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Directors: Anthony and Joe Russo Starring: Everybody. Running Time: 149 minutes


Ten years ago now, there was an idea. To bring together a group of remarkable characters and see if they could become something more. There was a time, unbelievable as it is now, that having a ‘shared universe’ of various franchises seemed like a massive risk rather than the movie studio holy grail. A time when people wondered how the first Avengers film was possibly going to manage a story with six superheroes. Infinity War has twenty. Plus sidekicks and supporting cast members, absentee Avengers, love interests, a few surprise appearances, the army of an entire country, and a new mass of villains. And Stan Lee. The Universe has grown and grown, developing an enormous, enamoured audience along with it. Marvel know they have most every blockbuster-loving film fan in the palm of their hands at this point, so to keep them captivated, what’s the best thing they can do at this point? Make a fist. Or snap their fingers.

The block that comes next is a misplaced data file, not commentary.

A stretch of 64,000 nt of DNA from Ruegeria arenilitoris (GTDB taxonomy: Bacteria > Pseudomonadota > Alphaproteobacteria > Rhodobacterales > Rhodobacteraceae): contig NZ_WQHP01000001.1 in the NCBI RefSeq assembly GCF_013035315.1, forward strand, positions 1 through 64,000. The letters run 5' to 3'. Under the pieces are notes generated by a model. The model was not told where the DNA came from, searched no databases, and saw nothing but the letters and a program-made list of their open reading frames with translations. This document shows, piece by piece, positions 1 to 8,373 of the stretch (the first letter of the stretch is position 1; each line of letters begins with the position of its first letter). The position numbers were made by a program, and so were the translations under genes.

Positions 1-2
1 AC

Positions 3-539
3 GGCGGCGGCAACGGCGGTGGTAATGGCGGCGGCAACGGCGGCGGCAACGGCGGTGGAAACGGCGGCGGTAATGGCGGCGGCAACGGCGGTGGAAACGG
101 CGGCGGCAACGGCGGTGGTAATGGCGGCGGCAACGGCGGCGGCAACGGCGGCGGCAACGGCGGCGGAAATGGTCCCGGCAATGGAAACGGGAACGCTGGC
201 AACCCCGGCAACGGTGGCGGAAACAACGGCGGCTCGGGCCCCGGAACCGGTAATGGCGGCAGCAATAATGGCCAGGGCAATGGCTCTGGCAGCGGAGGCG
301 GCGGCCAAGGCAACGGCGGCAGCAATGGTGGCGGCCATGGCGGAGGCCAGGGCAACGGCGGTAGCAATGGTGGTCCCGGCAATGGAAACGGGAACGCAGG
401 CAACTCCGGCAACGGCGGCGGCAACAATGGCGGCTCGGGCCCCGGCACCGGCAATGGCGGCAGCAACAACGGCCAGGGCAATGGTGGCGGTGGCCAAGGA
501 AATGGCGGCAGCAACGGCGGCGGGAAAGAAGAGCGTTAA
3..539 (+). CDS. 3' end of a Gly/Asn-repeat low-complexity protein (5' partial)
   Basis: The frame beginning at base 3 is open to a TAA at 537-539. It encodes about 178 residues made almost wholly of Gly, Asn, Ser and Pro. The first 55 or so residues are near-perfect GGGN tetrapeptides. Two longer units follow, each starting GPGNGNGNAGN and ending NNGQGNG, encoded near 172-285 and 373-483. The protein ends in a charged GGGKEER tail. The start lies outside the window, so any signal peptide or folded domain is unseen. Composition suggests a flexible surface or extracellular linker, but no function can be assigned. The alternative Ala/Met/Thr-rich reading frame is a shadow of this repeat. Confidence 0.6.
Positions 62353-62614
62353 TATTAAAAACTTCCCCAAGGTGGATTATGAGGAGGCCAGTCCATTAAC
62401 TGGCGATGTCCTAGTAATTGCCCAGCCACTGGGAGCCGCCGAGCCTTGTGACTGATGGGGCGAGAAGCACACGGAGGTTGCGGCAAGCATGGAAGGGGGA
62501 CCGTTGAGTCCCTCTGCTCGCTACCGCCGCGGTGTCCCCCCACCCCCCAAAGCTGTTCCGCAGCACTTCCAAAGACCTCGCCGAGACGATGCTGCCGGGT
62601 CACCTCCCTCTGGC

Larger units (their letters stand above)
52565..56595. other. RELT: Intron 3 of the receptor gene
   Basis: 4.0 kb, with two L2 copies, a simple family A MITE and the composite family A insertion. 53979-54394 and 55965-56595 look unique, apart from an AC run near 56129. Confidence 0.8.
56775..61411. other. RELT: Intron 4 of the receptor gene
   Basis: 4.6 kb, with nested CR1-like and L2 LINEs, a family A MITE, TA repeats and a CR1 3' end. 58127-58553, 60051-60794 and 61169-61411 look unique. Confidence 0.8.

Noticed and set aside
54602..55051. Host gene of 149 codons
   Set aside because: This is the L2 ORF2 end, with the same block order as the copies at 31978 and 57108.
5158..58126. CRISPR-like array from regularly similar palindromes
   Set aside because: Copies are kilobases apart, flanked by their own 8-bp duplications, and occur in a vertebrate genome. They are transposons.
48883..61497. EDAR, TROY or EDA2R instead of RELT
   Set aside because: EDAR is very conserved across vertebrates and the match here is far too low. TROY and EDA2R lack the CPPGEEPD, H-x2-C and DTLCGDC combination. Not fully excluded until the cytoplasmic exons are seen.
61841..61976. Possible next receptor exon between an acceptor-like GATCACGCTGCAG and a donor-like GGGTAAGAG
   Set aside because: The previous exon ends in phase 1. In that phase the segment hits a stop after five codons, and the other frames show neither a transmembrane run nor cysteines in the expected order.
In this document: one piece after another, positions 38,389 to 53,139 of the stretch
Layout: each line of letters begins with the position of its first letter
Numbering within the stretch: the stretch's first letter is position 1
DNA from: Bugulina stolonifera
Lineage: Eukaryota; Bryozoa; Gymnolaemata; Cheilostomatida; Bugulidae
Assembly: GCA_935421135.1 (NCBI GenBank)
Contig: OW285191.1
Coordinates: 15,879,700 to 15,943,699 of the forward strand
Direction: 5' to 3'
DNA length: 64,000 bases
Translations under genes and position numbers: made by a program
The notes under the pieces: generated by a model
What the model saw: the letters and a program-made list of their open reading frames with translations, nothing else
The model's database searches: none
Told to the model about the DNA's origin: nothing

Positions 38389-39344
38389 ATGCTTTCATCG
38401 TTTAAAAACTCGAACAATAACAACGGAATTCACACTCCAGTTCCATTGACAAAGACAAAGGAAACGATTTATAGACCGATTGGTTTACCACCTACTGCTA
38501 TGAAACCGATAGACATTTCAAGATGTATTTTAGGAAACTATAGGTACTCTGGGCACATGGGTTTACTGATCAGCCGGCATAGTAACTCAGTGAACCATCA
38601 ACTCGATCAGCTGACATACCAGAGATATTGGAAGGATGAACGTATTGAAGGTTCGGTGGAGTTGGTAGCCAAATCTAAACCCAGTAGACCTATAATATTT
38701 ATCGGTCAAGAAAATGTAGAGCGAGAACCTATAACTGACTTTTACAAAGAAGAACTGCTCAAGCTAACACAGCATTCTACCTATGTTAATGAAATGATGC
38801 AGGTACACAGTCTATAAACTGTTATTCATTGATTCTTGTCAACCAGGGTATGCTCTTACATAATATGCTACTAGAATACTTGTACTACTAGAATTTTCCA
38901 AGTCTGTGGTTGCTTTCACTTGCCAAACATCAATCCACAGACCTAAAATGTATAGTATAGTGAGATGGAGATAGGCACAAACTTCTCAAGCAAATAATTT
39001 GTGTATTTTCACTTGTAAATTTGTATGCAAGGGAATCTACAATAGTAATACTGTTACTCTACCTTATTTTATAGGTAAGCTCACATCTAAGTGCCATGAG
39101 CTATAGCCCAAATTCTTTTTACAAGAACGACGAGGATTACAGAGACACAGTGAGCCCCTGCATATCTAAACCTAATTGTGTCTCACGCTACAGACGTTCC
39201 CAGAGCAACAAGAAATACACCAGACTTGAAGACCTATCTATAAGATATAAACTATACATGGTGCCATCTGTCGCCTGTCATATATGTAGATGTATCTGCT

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Director: Taylor Sheridan Starring: Jeremy Renner, Elizabeth Olsen, Gil Birmingham, Graham Greene Running Time: 111 minutes


It would maybe be unfair to say that Wind River, the directorial debut of Sicario and Hell or High Water writer Taylor Sheridan, has bad intentions. A title card shown in the film’s final moments, which damningly reveals that the FBI does not keep statistics on missing Native American women, whose numbers remain unknown, aims to highlight the dismissive treatment of Native Americans by the US government. Which is probably evidence that the intentions here are good, but we all know where paths paved with good intentions tend to lead. Wind River occasionally taps into the same weary, dying heart of America melancholy that made Hell or High Water one of last year’s best films, but it’s difficult not to see its story as using the death of a young Native American woman to explore the pain and emotional redemption of Jeremy Renner, rather than the victims the film positions itself as having sympathy for. What this film wants to take a look at is certainly worth seeing it, but this is a story about a murdered Native American woman that looks down on women and sidelines Native Americans.

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